Then along came Karlheinz Stockhausen, changing the electronic music scene forever. Stockhausen, who up till then had composed modern chamber music for innovative instrumentations of traditional instruments, as well as choral pieces, suddenly burst onto the scene and composed some revolutionary electronic pieces. Stockhausen was living in Paris in 1952, where he composed “Spiel” for orchestra and participated in Olivier Messiaen’s courses. He met Pierre Schaeffer in Paris, and Schaeffer allowed young Stockhausen to conduct experiments at the Studio for Musique Concrète at the French radio. (excerpt from Ingvar Nordin / Sonoloco extensive review)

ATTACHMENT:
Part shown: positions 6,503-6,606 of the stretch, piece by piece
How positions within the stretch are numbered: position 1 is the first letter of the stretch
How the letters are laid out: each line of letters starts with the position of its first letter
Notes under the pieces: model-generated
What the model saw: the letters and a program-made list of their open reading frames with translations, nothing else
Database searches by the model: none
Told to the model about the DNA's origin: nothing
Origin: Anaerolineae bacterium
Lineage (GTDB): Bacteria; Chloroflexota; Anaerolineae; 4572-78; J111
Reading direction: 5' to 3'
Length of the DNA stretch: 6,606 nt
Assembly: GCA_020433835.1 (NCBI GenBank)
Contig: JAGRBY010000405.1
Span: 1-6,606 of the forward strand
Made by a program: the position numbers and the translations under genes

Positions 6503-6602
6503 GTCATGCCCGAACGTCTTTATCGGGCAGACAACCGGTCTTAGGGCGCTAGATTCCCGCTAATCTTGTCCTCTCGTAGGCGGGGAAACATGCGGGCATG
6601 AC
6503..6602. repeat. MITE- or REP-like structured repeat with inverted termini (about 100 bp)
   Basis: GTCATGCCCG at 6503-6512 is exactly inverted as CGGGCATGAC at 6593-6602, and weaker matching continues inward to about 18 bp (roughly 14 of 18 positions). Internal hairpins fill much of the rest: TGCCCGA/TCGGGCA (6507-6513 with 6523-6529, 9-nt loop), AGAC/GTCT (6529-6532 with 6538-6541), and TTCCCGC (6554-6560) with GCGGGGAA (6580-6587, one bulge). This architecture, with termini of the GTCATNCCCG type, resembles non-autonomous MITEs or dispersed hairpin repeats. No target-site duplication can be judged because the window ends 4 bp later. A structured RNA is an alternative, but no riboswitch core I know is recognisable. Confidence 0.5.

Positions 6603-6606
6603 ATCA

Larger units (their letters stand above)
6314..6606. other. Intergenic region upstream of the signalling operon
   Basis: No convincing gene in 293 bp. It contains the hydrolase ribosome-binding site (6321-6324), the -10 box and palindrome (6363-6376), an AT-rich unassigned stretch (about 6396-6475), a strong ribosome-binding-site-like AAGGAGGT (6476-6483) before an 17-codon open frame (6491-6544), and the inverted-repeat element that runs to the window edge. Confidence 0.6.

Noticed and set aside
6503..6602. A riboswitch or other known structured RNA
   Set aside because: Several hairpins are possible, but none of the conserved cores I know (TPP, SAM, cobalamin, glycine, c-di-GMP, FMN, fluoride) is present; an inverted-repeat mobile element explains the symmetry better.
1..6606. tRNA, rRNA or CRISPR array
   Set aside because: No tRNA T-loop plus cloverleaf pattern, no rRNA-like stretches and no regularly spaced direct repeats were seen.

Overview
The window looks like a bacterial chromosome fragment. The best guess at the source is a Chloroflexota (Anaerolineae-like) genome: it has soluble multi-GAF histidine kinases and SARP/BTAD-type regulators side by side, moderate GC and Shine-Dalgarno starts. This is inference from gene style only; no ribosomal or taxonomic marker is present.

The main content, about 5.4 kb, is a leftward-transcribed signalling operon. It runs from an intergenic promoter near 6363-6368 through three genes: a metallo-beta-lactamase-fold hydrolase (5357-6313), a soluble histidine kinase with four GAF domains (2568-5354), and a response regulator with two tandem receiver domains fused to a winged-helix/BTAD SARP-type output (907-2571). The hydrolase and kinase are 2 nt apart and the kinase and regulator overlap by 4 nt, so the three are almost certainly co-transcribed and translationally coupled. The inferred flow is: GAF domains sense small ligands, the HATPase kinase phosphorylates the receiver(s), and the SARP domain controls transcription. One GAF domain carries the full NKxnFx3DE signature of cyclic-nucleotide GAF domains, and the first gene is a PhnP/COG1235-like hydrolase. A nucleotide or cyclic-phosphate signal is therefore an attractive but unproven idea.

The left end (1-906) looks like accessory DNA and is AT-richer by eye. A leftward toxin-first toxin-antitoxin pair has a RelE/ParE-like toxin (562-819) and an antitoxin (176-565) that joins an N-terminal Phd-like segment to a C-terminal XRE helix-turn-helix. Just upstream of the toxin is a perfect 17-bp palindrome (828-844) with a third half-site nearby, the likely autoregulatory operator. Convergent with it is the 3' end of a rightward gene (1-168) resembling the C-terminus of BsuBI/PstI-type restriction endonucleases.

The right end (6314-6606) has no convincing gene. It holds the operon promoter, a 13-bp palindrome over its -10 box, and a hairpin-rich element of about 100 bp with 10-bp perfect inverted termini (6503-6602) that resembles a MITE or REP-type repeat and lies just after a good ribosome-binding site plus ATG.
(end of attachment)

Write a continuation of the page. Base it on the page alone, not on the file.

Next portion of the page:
Cat. number: Stockhausen 3
Year: 2021
Étude (Konkrete Musik / Musique Concrète) (1952) Studie I (Elektronische Musik / electronic music) (1953) Studie II (Elektronische Musik) (1954) Gesang Der Jünglinge (Elektronische Musik) (1955-56) Kontakte (Elektronische Musik) (1959-60) © ℗ K. Stockhausen 2001 Cardboard slipcase housing a CD jewel case and a 184-page booklet in German and English Timings include the following pauses: 0:20 between tracks 1 and 2, 0:18 between 2 and 3, 0:30 between 3 and 4 and 0:26 between 4 and 5 Total CD Duration - 66'35"